What is a safe sleep environment?
The American Academy of Pediatrics recommends:
- Placing your baby on their back on a firm surface, such as in a crib
- Having your baby sleep in the same room with you but on a separate surface for the first 6–12 months of life
- Making sure there are no blankets, pillows, toys, or other items in your baby’s sleeping area
- Offering a pacifier, without any strings, stuffies, or attachments to them, at naptime and bedtime
What about bedsharing?
Bedsharing isn’t recommended by the American Academy of Pediatrics, but it is ultimately up to the family to decide what’s best for them. If you’re thinking of bedsharing, make sure to follow these guidelines:
- Safe sleep environments are firm, flat surfaces.
- No sofas, armchairs, or pillows.
- Safe sleep is substance-free.
- This includes alcohol, drugs, and medicines that increase drowsiness.
- Safe sleep is supine.
- Baby is always on their back.
- Safe sleep is smokeless.
- This includes being away from people, clothing, and objects exposed to smoke.
- Safe sleep is spacious.
- Beds should be away from walls or other furniture to ensure baby doesn’t get wedged between the objects.
What about lying down while breastfeeding?
If you lie down in bed with a baby to breastfeed, use the cuddle curl. This position protects the baby from unexpected movement. Here’s how it works:
- The baby is lying on their back while the mom is on her side facing the baby.
- The baby’s head is aligned with the mom’s breast.
- The mom’s legs are curled so they’re below the baby to prevent baby from sliding down.
- Whichever of the mom’s arms is under her is curled above and around the baby to prevent baby from moving up.
What else can I do to keep baby safe at night?
Other ways you can help keep baby healthy and reduce the risk of sudden infant death syndrome (SIDS) are:
- Breastfeed, if you can, as it is linked to safe sleep for both baby and mom.
- If you don’t breastfeed, make sure baby gets skin-to-skin contact in other ways, like laying baby across your bare chest while you’re watching TV or reading. Skin-to-skin contact is a great way for all caregivers to bond with baby.
- Make sure your baby receives all recommended vaccines.
- Tummy time is important to help babies develop strength so they can eventually roll over. When your baby is awake and supervised, lay them on their tummy for short periods while offering encouragement and toys.
How much should my baby sleep?
Remember, all babies are different. While it’s nice to have guidelines, your baby’s sleep will develop in its own way.
|Age||Average total sleep hours||Typical sleep patterns||Recommendations|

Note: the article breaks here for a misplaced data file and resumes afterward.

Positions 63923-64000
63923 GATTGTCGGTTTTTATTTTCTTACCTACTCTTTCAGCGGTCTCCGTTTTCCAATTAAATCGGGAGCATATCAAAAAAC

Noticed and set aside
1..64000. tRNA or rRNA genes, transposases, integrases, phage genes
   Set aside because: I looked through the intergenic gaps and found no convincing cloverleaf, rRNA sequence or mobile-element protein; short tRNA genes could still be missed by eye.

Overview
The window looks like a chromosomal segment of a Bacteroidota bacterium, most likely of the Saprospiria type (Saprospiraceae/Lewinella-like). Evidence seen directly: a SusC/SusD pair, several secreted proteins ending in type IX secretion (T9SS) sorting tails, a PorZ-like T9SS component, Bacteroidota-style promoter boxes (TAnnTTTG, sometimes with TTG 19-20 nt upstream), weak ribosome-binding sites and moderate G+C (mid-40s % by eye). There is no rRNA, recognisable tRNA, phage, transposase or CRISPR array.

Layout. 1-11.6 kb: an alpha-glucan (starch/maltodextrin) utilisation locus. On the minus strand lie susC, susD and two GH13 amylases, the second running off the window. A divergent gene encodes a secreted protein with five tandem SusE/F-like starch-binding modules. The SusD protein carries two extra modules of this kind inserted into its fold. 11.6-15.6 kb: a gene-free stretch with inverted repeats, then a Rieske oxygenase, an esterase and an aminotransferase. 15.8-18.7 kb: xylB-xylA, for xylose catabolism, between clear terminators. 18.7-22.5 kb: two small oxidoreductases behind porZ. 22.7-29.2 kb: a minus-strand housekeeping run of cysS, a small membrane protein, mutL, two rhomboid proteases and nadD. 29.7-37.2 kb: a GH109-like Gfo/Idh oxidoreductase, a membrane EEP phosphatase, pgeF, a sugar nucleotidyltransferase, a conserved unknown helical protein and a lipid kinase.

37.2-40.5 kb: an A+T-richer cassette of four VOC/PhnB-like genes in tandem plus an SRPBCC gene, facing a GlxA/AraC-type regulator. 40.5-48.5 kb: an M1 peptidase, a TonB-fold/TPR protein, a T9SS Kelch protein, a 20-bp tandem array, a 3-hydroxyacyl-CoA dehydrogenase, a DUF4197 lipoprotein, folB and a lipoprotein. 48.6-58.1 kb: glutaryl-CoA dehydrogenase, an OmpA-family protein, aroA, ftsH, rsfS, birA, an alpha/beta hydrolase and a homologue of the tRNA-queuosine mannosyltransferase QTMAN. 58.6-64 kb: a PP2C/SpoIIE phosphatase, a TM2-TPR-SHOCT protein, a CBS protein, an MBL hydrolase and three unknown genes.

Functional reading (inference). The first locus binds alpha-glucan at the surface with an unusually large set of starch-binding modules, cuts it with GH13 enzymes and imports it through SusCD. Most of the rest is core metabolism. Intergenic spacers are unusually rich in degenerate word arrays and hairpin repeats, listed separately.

|0–3 months||17||No pattern||The first 6 to 8 weeks are the hardest. Hang in there!|
|By 3 months||15-17||5-6 naps per day||The pattern of sleep and wake times emerge.|
|3–6 months||15||3–4 naps a day||Longer stretches of sleep begin to happen at night. Try to create a sleeping schedule.|
|6–9 months||14–15||3 naps, with the longest at lunchtime||Create a bedtime routine to help baby become a good sleeper.|
|By 9 months||14||3 hours of napping||Babies should adapt to the schedule well and sleep at regular times.|
|9–12 months||14||2 naps||Avoid late afternoon sleep.|
|12+ months||13||1 nap||Have baby nap for about 2.5 hours.|
Most babies are ready to go to bed for the night at around 7 p.m.
How do I know when baby needs a nap?
Signs your baby is tired can include:
- Acting fussy
- Rubbing their ears
- Crying or red eyes
- Arching or jerking
- Staring blankly
Sleeping tips from experts
- Keeping your baby up later doesn’t help them sleep longer. Try sticking with a regular bedtime.
- Create a simple nighttime routine to help your baby form regular sleep habits. Practices such as bath time or reading can help cue baby that it is time to sleep.
Tips for the first year
- Take all the naps you can by trying to sleep when your baby sleeps.
- Avoid the urge to compare your baby with others. All babies are different.
- Challenge yourself to ask for help. People want to help but often don’t know what you need. Try asking visitors to bring a meal or do a chore.
- Make time to laugh and exercise. You can include baby in your walks—fresh air is good for both of you.
- Take a break to spend some time alone, even if it’s brief.
- Talk to your health care provider if you feel like your moods have changed. Depression and anxiety are very common during and after pregnancy. Help is available.